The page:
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Google posts full FCC report on Street View, shows mistakes

updated 04:45 pm EDT, Sat April 28, 2012

Google Street View gaffe result of lack of checks

Google has given an advance copy of the FCC's report on its Street View Wi-Fi scraping incident. Details posted by the LA Times confirmed Google's initial story of an engineer writing code that collected data wholesale, but revealed a lack of attention that let the code get on Street View cars. The engineer, whose name was censored, told two coworkers and even gave the team a document in October 2006 that detailed what he did, but none of those monitoring the document or the code claimed to have known what it collected.

One senior manager had preapproved the document before the Wi-Fi technique was implemented. The engineer in question hadn't thought the data scraping would be an issue, as a Street View car is never near enough a network access point for long.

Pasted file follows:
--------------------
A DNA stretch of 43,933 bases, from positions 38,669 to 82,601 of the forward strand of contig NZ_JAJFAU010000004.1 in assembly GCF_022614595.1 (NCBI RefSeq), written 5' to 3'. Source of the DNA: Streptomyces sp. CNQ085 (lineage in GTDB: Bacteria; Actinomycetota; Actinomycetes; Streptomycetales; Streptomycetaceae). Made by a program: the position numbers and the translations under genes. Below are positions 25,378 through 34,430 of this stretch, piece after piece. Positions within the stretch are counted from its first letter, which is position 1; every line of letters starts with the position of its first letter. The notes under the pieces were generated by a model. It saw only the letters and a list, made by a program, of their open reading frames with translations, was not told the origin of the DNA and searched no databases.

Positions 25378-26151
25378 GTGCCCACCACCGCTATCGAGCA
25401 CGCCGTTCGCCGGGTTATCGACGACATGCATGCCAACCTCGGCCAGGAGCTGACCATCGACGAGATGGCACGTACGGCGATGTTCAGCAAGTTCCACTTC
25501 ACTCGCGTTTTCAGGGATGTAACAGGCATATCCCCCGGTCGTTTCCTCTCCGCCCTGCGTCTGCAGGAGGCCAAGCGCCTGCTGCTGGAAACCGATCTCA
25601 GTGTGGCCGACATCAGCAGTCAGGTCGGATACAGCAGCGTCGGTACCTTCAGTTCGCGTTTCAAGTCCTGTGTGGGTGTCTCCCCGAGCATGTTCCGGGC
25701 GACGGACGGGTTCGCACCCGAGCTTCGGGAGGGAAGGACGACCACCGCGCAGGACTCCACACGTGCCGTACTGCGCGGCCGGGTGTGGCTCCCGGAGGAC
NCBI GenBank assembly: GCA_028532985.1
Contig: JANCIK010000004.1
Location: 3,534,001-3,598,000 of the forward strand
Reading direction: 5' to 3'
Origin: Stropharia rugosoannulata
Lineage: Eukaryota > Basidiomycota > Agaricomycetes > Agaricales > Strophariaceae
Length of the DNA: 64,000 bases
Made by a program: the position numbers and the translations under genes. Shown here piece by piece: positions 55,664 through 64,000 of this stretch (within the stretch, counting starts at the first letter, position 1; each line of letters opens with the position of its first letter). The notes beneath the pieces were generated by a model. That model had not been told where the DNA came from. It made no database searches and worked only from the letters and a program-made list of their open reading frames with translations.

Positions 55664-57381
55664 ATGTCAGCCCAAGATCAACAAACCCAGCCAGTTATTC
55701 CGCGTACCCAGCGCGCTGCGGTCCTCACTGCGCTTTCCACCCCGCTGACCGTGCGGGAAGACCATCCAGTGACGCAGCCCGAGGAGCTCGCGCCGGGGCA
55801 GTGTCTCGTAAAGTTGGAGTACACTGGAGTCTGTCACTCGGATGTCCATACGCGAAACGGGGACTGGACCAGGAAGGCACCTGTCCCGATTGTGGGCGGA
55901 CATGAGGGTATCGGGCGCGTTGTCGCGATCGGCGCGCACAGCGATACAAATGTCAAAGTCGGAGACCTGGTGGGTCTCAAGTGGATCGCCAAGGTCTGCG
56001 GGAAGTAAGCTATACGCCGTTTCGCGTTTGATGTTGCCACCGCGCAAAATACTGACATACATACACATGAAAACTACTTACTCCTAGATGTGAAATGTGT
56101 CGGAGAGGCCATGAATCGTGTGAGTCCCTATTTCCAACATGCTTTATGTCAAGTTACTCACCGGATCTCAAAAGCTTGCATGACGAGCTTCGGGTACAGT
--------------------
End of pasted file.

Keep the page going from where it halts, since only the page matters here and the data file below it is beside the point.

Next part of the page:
Google had issues with some of the FCC's statements, but it was happy that it hadn't been found breaking the law. The FCC fined it $25,000, but for allegedly obstructing the investigation by withholding an e-mail conversation between the engineer in question and a senior team member, not for the Street View incident itself.

Early word of the lack of a penalty has already irked some in Congress as well as privacy groups, which have demanded further action. Apart from Google collecting private information it wasn't supposed to have found, the company has also been chastised for its reluctance to address the full scope of what happened. At first, Google denied any data collection, then admitted collecting fragments, then admitted that whole e-mail messages, web addresses, and other data had been picked up.

Street View cars were temporarily stopped after the incident and no longer carry Wi-Fi. Google has also toughened up its internal policies to make sure that code was inspected before it went out. The event has still raised concerns about how forthright Google has been regarding privacy collection, particularly as it consolidates privacy policies and enters into the social realm with Google+.



By Electronista Staff
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